Sharon (33): At its core, the story is a great romance story – and who doesn’t love a romance? The story also left me with a reminder not to always be afraid of the unknown.
Do you believe that E L James is an inspiration to other women authors?
Michelle (32): Yes.
Rachel (25): Personally I would not necessarily describe her as inspirational. I think her bold delivery, character development and honest writing makes her a force to be reckoned with in the literature world.
Shelly (41): I think anyone that writes something that’s “taboo” is inspiring. Too many people worry too much about what society thinks is right or wrong.
Sharon (33): I do. I think she’s demonstrated to others that you don’t always need to “follow the rules” and it’s okay to shake things up a bit.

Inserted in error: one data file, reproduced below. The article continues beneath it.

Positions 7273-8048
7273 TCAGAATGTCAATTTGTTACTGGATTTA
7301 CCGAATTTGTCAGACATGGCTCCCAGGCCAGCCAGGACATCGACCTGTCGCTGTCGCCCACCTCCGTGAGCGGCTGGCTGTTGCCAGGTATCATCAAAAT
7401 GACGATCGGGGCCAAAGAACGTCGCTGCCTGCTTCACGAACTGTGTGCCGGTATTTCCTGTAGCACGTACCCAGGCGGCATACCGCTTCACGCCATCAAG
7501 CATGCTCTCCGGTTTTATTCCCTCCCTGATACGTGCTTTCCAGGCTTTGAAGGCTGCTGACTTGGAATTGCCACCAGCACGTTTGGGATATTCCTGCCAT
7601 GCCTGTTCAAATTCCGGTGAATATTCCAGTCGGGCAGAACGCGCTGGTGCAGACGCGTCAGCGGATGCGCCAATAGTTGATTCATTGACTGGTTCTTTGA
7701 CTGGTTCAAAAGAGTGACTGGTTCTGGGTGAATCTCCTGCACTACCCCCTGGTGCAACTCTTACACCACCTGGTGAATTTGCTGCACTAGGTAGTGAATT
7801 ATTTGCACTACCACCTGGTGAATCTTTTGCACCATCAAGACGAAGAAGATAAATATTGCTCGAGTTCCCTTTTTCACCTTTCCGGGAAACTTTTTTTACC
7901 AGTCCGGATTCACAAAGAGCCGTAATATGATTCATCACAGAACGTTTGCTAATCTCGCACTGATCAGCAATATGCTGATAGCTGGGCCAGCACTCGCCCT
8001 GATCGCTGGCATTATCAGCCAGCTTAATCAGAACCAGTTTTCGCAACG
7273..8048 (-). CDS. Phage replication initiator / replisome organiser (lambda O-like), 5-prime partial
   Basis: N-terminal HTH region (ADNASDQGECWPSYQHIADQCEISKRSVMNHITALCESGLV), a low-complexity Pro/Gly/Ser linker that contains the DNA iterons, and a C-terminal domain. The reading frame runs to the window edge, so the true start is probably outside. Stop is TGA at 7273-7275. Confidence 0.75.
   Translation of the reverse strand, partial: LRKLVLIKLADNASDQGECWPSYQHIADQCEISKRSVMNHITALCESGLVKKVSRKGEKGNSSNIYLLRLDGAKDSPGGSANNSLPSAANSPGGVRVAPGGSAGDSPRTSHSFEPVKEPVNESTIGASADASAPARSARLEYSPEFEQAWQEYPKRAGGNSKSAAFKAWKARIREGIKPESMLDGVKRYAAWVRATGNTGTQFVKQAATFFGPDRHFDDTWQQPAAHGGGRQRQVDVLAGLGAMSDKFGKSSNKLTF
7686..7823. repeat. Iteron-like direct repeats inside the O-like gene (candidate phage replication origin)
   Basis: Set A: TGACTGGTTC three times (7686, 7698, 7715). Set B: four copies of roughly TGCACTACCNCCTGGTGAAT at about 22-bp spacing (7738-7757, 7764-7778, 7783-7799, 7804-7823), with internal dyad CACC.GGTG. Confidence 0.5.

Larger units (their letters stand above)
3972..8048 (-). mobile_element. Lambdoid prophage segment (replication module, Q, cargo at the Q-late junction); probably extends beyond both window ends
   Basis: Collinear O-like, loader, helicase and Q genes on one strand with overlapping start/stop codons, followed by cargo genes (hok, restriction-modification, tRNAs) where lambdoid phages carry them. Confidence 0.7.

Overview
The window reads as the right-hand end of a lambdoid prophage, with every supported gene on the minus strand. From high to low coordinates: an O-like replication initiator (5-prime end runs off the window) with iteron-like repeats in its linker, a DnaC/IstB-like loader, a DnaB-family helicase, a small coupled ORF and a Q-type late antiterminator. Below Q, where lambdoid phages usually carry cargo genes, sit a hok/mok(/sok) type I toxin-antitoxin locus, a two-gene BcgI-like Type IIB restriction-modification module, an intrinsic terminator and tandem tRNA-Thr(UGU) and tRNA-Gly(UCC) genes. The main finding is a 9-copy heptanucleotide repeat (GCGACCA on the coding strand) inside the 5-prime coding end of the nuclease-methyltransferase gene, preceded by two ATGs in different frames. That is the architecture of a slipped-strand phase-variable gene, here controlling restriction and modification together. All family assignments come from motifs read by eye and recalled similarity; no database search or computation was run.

Aside from the obvious MA rating, what makes 50 Shades of Grey different from other romance novels?
Michelle (32): It’s very raw and to the point. Not only in respect to the MA rating but follows along with how women really think and react to things; both by what we think to ourselves and then how one would deal and react to something in real life.
Nicole (41): Not too sappy. This was not predictable and I love that. I loved the other elements that she added. I loved the danger and the mystery. I always wanted to keep reading. I love the way it ended. It did not leave me wondering what happened to the couple.
Rachel (25): Having never read other romance novels I do not have much to compare it to. I both love and hate the characters. I have never encountered that in a novel before; usually I either love or hate a character but E L James makes me feel both.
Sharon (33): To be honest I haven’t read many true “romance” novels so I’m not sure how this book compares.
Shelly (41): I’m not sure what makes it different because this is my kind of book. You can’t have romance without sex.
There is a lot of controversy about the book. Many are calling it “offensive,” “pornographic,” “crap”, not “real” material — what do you have to say about that?